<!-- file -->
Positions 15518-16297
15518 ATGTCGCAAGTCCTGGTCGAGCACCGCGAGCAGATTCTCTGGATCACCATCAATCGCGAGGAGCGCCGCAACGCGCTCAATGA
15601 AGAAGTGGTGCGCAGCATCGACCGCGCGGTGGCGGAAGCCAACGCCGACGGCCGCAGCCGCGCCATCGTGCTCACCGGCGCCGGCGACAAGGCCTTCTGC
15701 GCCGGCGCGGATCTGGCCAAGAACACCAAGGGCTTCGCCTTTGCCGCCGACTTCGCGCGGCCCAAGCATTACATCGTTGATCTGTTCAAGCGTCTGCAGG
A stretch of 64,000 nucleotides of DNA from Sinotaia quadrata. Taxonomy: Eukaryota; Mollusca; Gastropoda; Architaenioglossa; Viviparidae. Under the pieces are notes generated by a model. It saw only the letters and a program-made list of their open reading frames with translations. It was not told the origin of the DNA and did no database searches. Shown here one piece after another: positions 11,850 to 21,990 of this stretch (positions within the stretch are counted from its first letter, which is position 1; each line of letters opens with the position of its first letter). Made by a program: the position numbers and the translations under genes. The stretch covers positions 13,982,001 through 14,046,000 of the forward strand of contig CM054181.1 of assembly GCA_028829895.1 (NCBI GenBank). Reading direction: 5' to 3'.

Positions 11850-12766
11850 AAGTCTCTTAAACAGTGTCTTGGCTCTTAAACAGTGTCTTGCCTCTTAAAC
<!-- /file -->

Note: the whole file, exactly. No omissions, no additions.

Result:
Positions 15518-16297
15518 ATGTCGCAAGTCCTGGTCGAGCACCGCGAGCAGATTCTCTGGATCACCATCAATCGCGAGGAGCGCCGCAACGCGCTCAATGA
15601 AGAAGTGGTGCGCAGCATCGACCGCGCGGTGGCGGAAGCCAACGCCGACGGCCGCAGCCGCGCCATCGTGCTCACCGGCGCCGGCGACAAGGCCTTCTGC
15701 GCCGGCGCGGATCTGGCCAAGAACACCAAGGGCTTCGCCTTTGCCGCCGACTTCGCGCGGCCCAAGCATTACATCGTTGATCTGTTCAAGCGTCTGCAGG
A stretch of 64,000 nucleotides of DNA from Sinotaia quadrata. Taxonomy: Eukaryota; Mollusca; Gastropoda; Architaenioglossa; Viviparidae. Under the pieces are notes generated by a model. It saw only the letters and a program-made list of their open reading frames with translations. It was not told the origin of the DNA and did no database searches. Shown here one piece after another: positions 11,850 to 21,990 of this stretch (positions within the stretch are counted from its first letter, which is position 1; each line of letters opens with the position of its first letter). Made by a program: the position numbers and the translations under genes. The stretch covers positions 13,982,001 through 14,046,000 of the forward strand of contig CM054181.1 of assembly GCA_028829895.1 (NCBI GenBank). Reading direction: 5' to 3'.

Positions 11850-12766
11850 AAGTCTCTTAAACAGTGTCTTGGCTCTTAAACAGTGTCTTGCCTCTTAAAC